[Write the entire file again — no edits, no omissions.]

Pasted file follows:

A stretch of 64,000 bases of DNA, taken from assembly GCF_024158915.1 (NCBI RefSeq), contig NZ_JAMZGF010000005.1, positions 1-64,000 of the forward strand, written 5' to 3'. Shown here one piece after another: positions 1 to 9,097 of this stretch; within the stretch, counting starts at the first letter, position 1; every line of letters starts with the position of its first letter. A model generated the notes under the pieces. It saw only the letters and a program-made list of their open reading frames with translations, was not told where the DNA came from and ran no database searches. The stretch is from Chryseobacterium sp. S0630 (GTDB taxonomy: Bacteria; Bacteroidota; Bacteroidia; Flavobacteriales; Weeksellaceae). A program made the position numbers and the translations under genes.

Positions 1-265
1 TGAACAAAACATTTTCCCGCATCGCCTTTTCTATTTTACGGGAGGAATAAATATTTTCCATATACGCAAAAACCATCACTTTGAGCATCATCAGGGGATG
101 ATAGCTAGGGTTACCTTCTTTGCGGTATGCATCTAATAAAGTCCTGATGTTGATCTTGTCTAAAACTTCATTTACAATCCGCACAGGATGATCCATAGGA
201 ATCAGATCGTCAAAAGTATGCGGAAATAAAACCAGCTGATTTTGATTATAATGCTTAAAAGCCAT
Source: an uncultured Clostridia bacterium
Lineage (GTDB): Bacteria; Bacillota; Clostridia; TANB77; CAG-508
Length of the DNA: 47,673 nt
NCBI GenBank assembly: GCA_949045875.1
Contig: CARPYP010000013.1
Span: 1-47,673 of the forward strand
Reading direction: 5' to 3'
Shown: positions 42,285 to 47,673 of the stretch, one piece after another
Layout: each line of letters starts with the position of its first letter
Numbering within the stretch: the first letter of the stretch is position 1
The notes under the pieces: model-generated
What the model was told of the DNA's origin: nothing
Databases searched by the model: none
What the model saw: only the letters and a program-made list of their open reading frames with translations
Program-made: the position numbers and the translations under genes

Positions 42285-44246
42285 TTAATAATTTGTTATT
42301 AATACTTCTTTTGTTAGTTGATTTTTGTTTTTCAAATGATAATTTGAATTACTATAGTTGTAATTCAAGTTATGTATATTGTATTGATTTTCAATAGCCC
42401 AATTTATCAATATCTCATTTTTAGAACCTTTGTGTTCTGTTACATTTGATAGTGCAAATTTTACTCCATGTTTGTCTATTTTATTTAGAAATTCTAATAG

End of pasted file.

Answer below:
A stretch of 64,000 bases of DNA, taken from assembly GCF_024158915.1 (NCBI RefSeq), contig NZ_JAMZGF010000005.1, positions 1-64,000 of the forward strand, written 5' to 3'. Shown here one piece after another: positions 1 to 9,097 of this stretch; within the stretch, counting starts at the first letter, position 1; every line of letters starts with the position of its first letter. A model generated the notes under the pieces. It saw only the letters and a program-made list of their open reading frames with translations, was not told where the DNA came from and ran no database searches. The stretch is from Chryseobacterium sp. S0630 (GTDB taxonomy: Bacteria; Bacteroidota; Bacteroidia; Flavobacteriales; Weeksellaceae). A program made the position numbers and the translations under genes.

Positions 1-265
1 TGAACAAAACATTTTCCCGCATCGCCTTTTCTATTTTACGGGAGGAATAAATATTTTCCATATACGCAAAAACCATCACTTTGAGCATCATCAGGGGATG
101 ATAGCTAGGGTTACCTTCTTTGCGGTATGCATCTAATAAAGTCCTGATGTTGATCTTGTCTAAAACTTCATTTACAATCCGCACAGGATGATCCATAGGA
201 ATCAGATCGTCAAAAGTATGCGGAAATAAAACCAGCTGATTTTGATTATAATGCTTAAAAGCCAT
Source: an uncultured Clostridia bacterium
Lineage (GTDB): Bacteria; Bacillota; Clostridia; TANB77; CAG-508
Length of the DNA: 47,673 nt
NCBI GenBank assembly: GCA_949045875.1
Contig: CARPYP010000013.1
Span: 1-47,673 of the forward strand
Reading direction: 5' to 3'
Shown: positions 42,285 to 47,673 of the stretch, one piece after another
Layout: each line of letters starts with the position of its first letter
Numbering within the stretch: the first letter of the stretch is position 1
The notes under the pieces: model-generated
What the model was told of the DNA's origin: nothing
Databases searched by the model: none
What the model saw: only the letters and a program-made list of their open reading frames with translations
Program-made: the position numbers and the translations under genes

Positions 42285-44246
42285 TTAATAATTTGTTATT
42301 AATACTTCTTTTGTTAGTTGATTTTTGTTTTTCAAATGATAATTTGAATTACTATAGTTGTAATTCAAGTTATGTATATTGTATTGATTTTCAATAGCCC
42401 AATTTATCAATATCTCATTTTTAGAACCTTTGTGTTCTGTTACATTTGATAGTGCAAATTTTACTCCATGTTTGTCTATTTTATTTAGAAATTCTAATAG